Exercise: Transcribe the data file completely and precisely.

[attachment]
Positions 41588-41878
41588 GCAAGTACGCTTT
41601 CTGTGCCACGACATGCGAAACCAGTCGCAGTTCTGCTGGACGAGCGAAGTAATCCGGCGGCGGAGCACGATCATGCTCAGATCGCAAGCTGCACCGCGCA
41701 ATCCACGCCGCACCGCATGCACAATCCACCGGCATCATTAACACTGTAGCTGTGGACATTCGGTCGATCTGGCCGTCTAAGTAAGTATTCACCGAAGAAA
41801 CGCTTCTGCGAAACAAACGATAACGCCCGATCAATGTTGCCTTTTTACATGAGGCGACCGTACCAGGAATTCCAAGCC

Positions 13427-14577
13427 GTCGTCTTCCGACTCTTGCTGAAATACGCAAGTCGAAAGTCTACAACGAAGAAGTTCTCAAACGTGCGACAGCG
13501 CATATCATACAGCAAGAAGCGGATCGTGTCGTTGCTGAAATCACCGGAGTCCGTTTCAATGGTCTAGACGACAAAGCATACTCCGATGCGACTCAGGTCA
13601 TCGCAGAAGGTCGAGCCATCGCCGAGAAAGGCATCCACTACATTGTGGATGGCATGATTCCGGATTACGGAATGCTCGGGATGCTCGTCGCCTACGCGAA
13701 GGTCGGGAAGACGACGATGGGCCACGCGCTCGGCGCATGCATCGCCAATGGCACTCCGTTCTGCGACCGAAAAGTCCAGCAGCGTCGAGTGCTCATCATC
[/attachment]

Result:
Positions 41588-41878
41588 GCAAGTACGCTTT
41601 CTGTGCCACGACATGCGAAACCAGTCGCAGTTCTGCTGGACGAGCGAAGTAATCCGGCGGCGGAGCACGATCATGCTCAGATCGCAAGCTGCACCGCGCA
41701 ATCCACGCCGCACCGCATGCACAATCCACCGGCATCATTAACACTGTAGCTGTGGACATTCGGTCGATCTGGCCGTCTAAGTAAGTATTCACCGAAGAAA
41801 CGCTTCTGCGAAACAAACGATAACGCCCGATCAATGTTGCCTTTTTACATGAGGCGACCGTACCAGGAATTCCAAGCC

Positions 13427-14577
13427 GTCGTCTTCCGACTCTTGCTGAAATACGCAAGTCGAAAGTCTACAACGAAGAAGTTCTCAAACGTGCGACAGCG
13501 CATATCATACAGCAAGAAGCGGATCGTGTCGTTGCTGAAATCACCGGAGTCCGTTTCAATGGTCTAGACGACAAAGCATACTCCGATGCGACTCAGGTCA
13601 TCGCAGAAGGTCGAGCCATCGCCGAGAAAGGCATCCACTACATTGTGGATGGCATGATTCCGGATTACGGAATGCTCGGGATGCTCGTCGCCTACGCGAA
13701 GGTCGGGAAGACGACGATGGGCCACGCGCTCGGCGCATGCATCGCCAATGGCACTCCGTTCTGCGACCGAAAAGTCCAGCAGCGTCGAGTGCTCATCATC